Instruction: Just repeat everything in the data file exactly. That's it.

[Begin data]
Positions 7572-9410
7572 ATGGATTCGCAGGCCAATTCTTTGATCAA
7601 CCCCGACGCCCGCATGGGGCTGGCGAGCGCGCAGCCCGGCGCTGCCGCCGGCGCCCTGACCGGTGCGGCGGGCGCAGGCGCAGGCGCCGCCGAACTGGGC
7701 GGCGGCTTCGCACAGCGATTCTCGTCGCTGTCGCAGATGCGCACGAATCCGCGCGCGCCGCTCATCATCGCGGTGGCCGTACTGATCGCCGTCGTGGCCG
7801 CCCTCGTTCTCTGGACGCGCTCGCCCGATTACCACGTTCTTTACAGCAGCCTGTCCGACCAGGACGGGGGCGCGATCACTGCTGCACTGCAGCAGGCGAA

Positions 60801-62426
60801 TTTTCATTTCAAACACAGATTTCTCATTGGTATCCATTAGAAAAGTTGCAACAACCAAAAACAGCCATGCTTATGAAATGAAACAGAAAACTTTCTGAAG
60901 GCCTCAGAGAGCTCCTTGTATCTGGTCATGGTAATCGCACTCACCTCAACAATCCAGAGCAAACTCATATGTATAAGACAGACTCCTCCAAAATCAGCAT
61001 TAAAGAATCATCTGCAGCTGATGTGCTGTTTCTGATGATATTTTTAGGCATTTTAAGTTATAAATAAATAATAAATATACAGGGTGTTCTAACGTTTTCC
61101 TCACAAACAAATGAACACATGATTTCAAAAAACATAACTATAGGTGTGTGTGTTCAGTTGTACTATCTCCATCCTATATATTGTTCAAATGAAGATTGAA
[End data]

Positions 7572-9410
7572 ATGGATTCGCAGGCCAATTCTTTGATCAA
7601 CCCCGACGCCCGCATGGGGCTGGCGAGCGCGCAGCCCGGCGCTGCCGCCGGCGCCCTGACCGGTGCGGCGGGCGCAGGCGCAGGCGCCGCCGAACTGGGC
7701 GGCGGCTTCGCACAGCGATTCTCGTCGCTGTCGCAGATGCGCACGAATCCGCGCGCGCCGCTCATCATCGCGGTGGCCGTACTGATCGCCGTCGTGGCCG
7801 CCCTCGTTCTCTGGACGCGCTCGCCCGATTACCACGTTCTTTACAGCAGCCTGTCCGACCAGGACGGGGGCGCGATCACTGCTGCACTGCAGCAGGCGAA

Positions 60801-62426
60801 TTTTCATTTCAAACACAGATTTCTCATTGGTATCCATTAGAAAAGTTGCAACAACCAAAAACAGCCATGCTTATGAAATGAAACAGAAAACTTTCTGAAG
60901 GCCTCAGAGAGCTCCTTGTATCTGGTCATGGTAATCGCACTCACCTCAACAATCCAGAGCAAACTCATATGTATAAGACAGACTCCTCCAAAATCAGCAT
61001 TAAAGAATCATCTGCAGCTGATGTGCTGTTTCTGATGATATTTTTAGGCATTTTAAGTTATAAATAAATAATAAATATACAGGGTGTTCTAACGTTTTCC
61101 TCACAAACAAATGAACACATGATTTCAAAAAACATAACTATAGGTGTGTGTGTTCAGTTGTACTATCTCCATCCTATATATTGTTCAAATGAAGATTGAA